IRS outlines what you need to know to prepare for tax filing in 2023

FILE-An image of a 1040 tax form. (Getty Images)

Tax season will be here before we know it, and if you’re working on gathering documents in advance, the IRS has updated its website with information to make the filing process easier. 

The tax filing deadline is April 18, 2023, and here’s what you need to know.

Gathering 2022 tax documents

Gathering paperwork can be a hassle but the IRS suggests setting up a records system to keep your tax documents organized. 

These 2022 documents include W-2 forms from employers, 1099 forms from banks or other payers, and 1099-K forms from third-party payment entities. 

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The IRS says creating an online account on their site lets filers securely access their personal tax information. You can do this by logging in and verifying your name and address. The agency notes that people should notify them if their address has changed and contact the Social Security Administration if they have a legal name change to avoid a delay in processing a return.

What can I do to avoid tax refund delays?

It’s important for individuals to complete their tax records before filing their returns to prevent refund delays. 

Most refunds are issued in less than 21 days, but the IRS explains that filers shouldn’t rely on getting their refund on a specific date. According to the IRS, some tax returns may require more review and can take longer to process if the agency finds an error, the return is missing information, or if there is identity theft or fraud. 

The IRS notes that they can’t provide refunds for people claiming an earned income tax credit or additional child tax credit before mid-February. 

An earned income tax credit helps low- to moderate-income workers and families get a tax break. According to the IRS, if a person qualifies, they can use the credit to reduce the taxes they owe while possibly increasing the amount of the refund. 

A child tax credit helps families with qualifying children get a tax break. According to the IRS, an individual may be able to claim the credit even if they don't normally file a tax return.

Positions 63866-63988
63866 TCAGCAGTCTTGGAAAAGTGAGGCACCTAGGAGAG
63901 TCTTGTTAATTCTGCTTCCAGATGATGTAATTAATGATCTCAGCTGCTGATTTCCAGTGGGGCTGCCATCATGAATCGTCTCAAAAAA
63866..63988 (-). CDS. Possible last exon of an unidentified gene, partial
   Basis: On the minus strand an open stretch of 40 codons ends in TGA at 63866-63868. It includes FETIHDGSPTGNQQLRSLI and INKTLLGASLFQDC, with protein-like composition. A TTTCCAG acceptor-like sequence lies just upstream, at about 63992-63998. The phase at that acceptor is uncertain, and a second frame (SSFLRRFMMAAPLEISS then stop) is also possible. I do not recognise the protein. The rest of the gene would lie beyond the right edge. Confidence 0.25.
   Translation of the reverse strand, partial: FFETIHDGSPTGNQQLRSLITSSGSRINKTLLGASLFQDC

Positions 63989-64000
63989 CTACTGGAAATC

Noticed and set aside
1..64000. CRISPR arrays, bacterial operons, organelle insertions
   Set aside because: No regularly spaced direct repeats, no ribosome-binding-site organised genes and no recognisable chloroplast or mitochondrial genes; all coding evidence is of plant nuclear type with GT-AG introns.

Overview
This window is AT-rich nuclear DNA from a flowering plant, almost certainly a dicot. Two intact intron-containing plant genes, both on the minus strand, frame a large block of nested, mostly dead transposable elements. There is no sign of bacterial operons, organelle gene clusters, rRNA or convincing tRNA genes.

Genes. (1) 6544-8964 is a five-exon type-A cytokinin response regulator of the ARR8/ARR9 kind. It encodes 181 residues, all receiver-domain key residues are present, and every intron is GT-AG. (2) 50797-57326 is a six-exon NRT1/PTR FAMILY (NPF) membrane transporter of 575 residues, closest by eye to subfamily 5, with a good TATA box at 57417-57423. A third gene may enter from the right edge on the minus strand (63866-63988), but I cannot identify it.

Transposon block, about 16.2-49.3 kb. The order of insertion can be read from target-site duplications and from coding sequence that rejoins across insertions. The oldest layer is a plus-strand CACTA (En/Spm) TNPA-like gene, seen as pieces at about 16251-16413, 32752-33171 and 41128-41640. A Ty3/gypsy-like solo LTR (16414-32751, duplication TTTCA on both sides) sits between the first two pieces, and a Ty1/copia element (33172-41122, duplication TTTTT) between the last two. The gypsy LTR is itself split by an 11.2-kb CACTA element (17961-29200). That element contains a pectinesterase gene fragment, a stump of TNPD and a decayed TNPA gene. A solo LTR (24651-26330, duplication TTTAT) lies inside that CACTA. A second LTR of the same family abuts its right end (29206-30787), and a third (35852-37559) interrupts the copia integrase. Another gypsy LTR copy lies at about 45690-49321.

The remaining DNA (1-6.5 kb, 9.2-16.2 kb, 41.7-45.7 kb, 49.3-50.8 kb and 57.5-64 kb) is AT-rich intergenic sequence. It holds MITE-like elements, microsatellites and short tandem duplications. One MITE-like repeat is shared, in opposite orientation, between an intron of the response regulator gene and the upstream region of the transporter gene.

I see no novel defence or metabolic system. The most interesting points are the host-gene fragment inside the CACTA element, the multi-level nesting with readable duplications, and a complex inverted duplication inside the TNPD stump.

Additionally, the IRS says they must hold the entire refund, not just the portion, with the earned income tax credit or additional child tax credit.

Set up direct deposit to get your refund faster

Once you file your taxes, the quickest way to get your return is through direct deposit. This method avoids the hassle of waiting to receive your refund check by mail. Plus, it minimizes the chances of it being lost or stolen or returned to the IRS as undeliverable. 

According to the IRS, prepaid debit cards or mobile apps may allow a direct deposit of tax refunds but a routing and accounting number must be associated with it. The IRS notes that tax filers can contact the mobile app provider or financial institution to confirm which numbers to use.

Reporting rules changed for 1099-K form

Taxpayers should receive Form 1099-K, Payment Card and Third Party Network Transactions by January 31, 2023, if they received third-party payments in the tax year 2022 for goods and services of more than $600, according to the IRS. 

There's no change to the taxability of income. All income, including from part-time work, side jobs or the sale of goods is still taxable. Taxpayers must report all income on their tax return unless it's excluded by law, whether they receive a Form 1099-K, a Form 1099-NEC, Nonemployee Compensation, or any other information return.

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A single transaction of more than $600 could require the third-party platform to issue a 1099-K. Money received through third-party payment networks from friends and relatives as personal gifts or reimbursements for personal expenses is not taxable, according to the IRS. 

The IRS explains that if the person filing has untaxed income on a Form 1099 that isn't reflected on the tax return they initially filed, that could mean they need to submit a tax payment with an amended tax return.

Some tax credits going back to 2019 levels

With some tax credits going back to 2019 levels, the IRS explains that taxpayers impacted by this will likely get a smaller refund compared to last year. 

These changes will be reflected in the amounts for the child tax credit, earned income tax credit, and the child and dependent care credit. 

According to the IRS, individuals who received $3,600 per dependent in 2021 for a child tax credit, if they’re eligible, would get $2,000 for the 2022 tax year. 

Under the earned income tax credit, eligible taxpayers without kids who received $1,500 in 2021 will now get $500 in 2022, the IRS explains. Additionally, the child and dependent care credit returns to a maximum of $2,100 in 2022 instead of $8,000 in 2021. For more information, visit

This story was reported from Washington, D.C.